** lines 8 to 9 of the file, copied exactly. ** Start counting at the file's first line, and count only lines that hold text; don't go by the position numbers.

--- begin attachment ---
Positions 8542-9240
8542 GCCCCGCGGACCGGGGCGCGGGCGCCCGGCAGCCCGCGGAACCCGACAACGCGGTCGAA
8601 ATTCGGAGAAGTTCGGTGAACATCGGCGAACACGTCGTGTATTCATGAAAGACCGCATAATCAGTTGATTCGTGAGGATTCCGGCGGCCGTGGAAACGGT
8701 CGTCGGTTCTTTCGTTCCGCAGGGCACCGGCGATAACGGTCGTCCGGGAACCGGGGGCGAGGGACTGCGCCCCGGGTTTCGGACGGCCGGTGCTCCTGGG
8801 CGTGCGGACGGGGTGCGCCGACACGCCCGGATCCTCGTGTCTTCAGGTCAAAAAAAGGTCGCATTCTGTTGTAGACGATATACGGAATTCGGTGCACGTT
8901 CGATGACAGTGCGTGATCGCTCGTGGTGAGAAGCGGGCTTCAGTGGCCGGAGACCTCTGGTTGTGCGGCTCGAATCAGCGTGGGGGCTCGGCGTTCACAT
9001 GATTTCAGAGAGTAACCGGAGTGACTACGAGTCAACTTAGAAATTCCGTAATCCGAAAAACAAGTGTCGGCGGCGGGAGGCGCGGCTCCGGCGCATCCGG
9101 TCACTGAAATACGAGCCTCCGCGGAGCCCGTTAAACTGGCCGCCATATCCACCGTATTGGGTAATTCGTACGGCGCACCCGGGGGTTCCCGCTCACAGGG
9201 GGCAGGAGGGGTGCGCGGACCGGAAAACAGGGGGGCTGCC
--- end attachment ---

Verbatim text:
9101 TCACTGAAATACGAGCCTCCGCGGAGCCCGTTAAACTGGCCGCCATATCCACCGTATTGGGTAATTCGTACGGCGCACCCGGGGGTTCCCGCTCACAGGG
9201 GGCAGGAGGGGTGCGCGGACCGGAAAACAGGGGGGCTGCC